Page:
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Rupert Isaacson was born in London in 1967 to Southern African parents. He currently lives in Austin, Texas. His books include The Healing Land, which chronicles his time spent living with the San Bushmen of the Kalahari Desert and his adventure helping them to win back their lost hunting grounds; The Wild Host, the History and Meaning of the Hunt; and The Horse Boy, which tells the story of his quest on horseback across Mongolia to find healing for his autistic son Rowan. The Horse Boy was translated into 30 languages.
Heart-breaking, uplifting and full of adventure, The Long Ride Home is the long-awaited sequel to the international bestseller The Horse Boy. Rowan came back from the shamans in Mongolia a changed boy. The three most debilitating effects of his autism - his incontinence, his endless tantruming, and his inability to make friends - were gone. But a year almost to the day since Rowan's improvement he started regressing: the accidents and tantrums reappeared, terrifying his father Rupert. Something had to be done. Father and son embarked on a new quest, journeying from the bushmen of Namibia to the coastal rainforests of Queensland, Australia and finally to the Navajo reservations of the American southwest, where Rowan was transformed - they had begun the Long Ride Home. It is probably only once in a critical lifetime that one will be moved almost to tears ...a triumph of the human spirit . - Telegraph on The Horse Boy.
Rupert Isaacson's The Horse Boy is one family's epic journey to rescue their son. Rupert and Kirstin Isaacson were heartbroken when they learned that their two-year-old son Rowan was autistic. And with each passing day, Rowan's growing isolation, his uncontrollable fits, each failed treatment, filled them with despair. Then one day Rowan escaped and ran into a field of horses. Rupert watched in horror - but saw a miracle occur. The horses responded lovingly to Rowan - and he to them. Could Rowan's affinity with these animals save their son from his condition? The Isaacsons left their home in Texas and travelled to the plains and mountains of Mongolia - the spiritual home of the horse - risking everything - their happiness, future and sanity - on an arduous epic horseback journey in search of a cure for Rowan . . . 'An elegant, affecting narrative...a triumph of the human spirit' Daily Telegraph 'Captivating, incredible, a magical journey, an impossible dream'Telegraph Weekend 'It is probably only once in a critical lifetime that one will be moved almost to tears by [such] an account ... the excellence of his writing [creates an] elegant, affecting narrative ... a triumph of the human spirit'Telegraph 'Magical, miraculous, uplifting'Daily Mail Rupert Isaacson is British but lives with his family in Texas, USA. He is an ex-professional horse trainer and founding director of the Indigenous Land Rights Fund. He is the author of The Healing Land: A Kalahari Journey and his journalism and travel writing has appeared in the Daily Telegraph, Esquire, National Geographic, Independent on Sunday, Conde Nast Traveller, Daily Mail and The Field.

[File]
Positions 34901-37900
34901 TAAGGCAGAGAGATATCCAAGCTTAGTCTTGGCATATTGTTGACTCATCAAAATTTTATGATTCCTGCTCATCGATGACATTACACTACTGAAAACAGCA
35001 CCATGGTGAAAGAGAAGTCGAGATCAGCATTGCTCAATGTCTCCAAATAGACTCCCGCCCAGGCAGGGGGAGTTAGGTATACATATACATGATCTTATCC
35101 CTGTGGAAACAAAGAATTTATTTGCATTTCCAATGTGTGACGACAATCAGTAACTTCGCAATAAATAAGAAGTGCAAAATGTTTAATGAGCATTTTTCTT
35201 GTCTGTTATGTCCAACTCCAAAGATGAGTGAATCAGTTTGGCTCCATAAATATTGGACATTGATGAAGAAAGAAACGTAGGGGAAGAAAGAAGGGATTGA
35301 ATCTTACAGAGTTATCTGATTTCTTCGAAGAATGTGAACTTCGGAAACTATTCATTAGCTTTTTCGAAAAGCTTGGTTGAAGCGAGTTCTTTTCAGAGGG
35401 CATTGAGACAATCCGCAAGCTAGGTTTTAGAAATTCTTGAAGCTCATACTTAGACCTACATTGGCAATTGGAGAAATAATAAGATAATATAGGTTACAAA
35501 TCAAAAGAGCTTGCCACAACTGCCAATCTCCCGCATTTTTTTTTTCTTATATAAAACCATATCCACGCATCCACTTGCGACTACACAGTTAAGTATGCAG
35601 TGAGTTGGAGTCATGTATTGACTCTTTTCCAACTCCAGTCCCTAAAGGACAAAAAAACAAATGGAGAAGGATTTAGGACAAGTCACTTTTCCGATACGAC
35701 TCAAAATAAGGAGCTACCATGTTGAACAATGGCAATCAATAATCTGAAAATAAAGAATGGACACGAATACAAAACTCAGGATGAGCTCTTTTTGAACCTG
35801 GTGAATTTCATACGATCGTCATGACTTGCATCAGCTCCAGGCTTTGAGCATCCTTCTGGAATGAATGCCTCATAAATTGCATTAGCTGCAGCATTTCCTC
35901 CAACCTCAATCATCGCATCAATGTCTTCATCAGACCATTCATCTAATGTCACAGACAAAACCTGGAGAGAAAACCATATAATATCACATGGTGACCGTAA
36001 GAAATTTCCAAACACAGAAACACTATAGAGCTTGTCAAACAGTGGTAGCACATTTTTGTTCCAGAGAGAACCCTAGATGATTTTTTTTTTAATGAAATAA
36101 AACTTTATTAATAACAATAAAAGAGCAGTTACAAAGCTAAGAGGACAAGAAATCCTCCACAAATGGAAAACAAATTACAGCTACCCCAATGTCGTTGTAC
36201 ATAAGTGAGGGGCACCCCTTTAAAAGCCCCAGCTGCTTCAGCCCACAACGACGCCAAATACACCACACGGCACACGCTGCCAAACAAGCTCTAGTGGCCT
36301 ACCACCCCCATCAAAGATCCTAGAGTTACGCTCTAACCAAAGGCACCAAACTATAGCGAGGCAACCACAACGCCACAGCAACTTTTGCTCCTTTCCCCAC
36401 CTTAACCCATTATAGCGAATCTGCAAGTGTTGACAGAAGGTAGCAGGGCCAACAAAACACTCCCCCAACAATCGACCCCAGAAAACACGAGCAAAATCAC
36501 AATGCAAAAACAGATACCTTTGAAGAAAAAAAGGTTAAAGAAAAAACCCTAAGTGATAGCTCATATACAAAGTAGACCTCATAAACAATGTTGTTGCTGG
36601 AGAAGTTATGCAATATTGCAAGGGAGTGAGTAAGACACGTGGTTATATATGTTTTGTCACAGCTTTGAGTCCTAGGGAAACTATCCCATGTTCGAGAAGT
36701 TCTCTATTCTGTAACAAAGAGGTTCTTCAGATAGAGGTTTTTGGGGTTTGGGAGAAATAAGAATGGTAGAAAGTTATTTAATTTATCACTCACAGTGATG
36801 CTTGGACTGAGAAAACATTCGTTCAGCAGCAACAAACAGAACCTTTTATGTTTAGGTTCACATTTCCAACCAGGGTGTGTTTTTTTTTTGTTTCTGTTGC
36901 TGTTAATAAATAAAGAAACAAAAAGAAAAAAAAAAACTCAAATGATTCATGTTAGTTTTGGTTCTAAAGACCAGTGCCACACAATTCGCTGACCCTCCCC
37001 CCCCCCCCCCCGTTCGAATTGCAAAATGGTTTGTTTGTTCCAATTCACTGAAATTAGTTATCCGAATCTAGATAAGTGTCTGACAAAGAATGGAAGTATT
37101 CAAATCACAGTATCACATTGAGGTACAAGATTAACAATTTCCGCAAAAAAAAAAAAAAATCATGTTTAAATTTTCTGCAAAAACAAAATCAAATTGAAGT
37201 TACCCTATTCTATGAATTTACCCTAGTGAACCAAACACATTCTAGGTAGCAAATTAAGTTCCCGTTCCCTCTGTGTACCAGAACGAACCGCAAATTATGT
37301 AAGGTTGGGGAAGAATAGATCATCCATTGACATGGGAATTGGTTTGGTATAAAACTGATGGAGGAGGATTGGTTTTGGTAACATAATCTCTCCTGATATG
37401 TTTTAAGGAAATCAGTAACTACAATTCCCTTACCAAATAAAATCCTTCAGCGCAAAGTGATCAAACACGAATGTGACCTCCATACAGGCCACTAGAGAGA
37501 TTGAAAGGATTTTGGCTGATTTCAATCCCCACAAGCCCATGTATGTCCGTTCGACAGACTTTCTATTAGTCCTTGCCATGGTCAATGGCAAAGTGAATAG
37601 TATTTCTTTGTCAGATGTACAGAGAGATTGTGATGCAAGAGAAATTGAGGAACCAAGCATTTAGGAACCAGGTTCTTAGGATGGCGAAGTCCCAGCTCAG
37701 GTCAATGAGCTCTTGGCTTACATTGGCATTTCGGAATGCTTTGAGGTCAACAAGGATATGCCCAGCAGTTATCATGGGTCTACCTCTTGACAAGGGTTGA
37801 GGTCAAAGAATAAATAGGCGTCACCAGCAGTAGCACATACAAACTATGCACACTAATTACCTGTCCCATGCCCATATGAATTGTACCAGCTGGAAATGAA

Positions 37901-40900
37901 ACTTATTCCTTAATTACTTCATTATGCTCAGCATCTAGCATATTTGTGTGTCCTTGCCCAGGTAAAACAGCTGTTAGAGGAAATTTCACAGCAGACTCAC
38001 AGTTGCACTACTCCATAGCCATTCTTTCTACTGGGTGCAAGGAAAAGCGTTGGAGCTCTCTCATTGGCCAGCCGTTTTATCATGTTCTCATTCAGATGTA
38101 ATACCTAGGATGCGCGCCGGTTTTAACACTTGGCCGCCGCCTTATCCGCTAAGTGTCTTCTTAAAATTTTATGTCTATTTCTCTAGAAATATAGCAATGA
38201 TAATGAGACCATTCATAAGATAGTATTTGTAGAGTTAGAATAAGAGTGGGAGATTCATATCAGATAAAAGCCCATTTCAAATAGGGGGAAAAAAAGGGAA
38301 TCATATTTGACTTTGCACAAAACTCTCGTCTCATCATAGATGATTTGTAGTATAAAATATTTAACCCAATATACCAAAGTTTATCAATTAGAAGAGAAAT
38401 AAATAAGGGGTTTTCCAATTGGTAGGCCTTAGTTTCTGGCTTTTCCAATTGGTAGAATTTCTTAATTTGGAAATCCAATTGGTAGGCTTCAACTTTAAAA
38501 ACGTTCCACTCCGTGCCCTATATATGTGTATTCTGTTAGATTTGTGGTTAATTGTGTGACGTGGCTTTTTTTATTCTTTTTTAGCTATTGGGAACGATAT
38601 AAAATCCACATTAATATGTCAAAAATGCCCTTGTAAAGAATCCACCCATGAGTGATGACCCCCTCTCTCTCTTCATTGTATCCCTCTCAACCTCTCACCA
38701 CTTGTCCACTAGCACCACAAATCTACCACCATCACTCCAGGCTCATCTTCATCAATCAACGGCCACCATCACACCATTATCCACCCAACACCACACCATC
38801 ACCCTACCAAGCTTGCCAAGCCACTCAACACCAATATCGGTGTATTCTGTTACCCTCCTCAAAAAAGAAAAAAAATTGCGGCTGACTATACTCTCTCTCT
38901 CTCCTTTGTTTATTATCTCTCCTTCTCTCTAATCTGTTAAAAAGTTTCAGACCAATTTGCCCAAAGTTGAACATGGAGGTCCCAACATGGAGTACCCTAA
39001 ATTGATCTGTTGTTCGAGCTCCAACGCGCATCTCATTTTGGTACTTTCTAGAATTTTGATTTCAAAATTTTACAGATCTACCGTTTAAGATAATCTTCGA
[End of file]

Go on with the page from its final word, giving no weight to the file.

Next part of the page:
When his son Rowan was diagnosed with autism, Rupert Isaacson was devastated, afraid he might never be able to communicate with his child. But when Isaacson, a lifelong horseman, rode their neighbor's horse with Rowan, Rowan improved immeasurably. He was struck with a crazy idea: why not take Rowan to Mongolia, the one place in the world where horses and shamanic healing intersected? THE HORSE BOY is the dramatic and heartwarming story of that impossible adventure. In Mongolia, the family found undreamed of landscapes and people, unbearable setbacks, and advances beyond their wildest dreams. This is a deeply moving, truly one-of-a-kind story--of a family willing to go to the ends of the earth to help their son, and of a boy learning to connect with the world for the first time.
A brilliantly written exploration - part travel writing, part personal quest - of Africa's oldest and most famous population The Bushmen have long been mythologised and are firmly entrenched in the Western mind. But what is it about hunter-gatherers that is so attractive us, and why do we need these myths? Fascinated by this disappearing population, Rupert Isaacson has been venturing into the Kalahari since he was a child and his book is a search for this truth about the Bushmen through Namibia, Botswana and South Africa. Part travel writing, part history of the Bushmen, part personal quest, it will record what he finds there, the landscapes he travels through, the wildlife he hunted and ate, the characters, corruption and confusion of a people who have wrenched themselves out of the Stone Age (it wasn't until 1948 that it became illegal to kill Bushmen) into a cash economy over the past ten years.
A beautifully illustrated history of hunting; a meditation on the meaning of hunting spiritually and culturally; and a very personal hunting account. Destined to be controversial, Rupert Isaacson justifies and celebrates hunting while acknowledging the realities of a modern world of heightened compassion.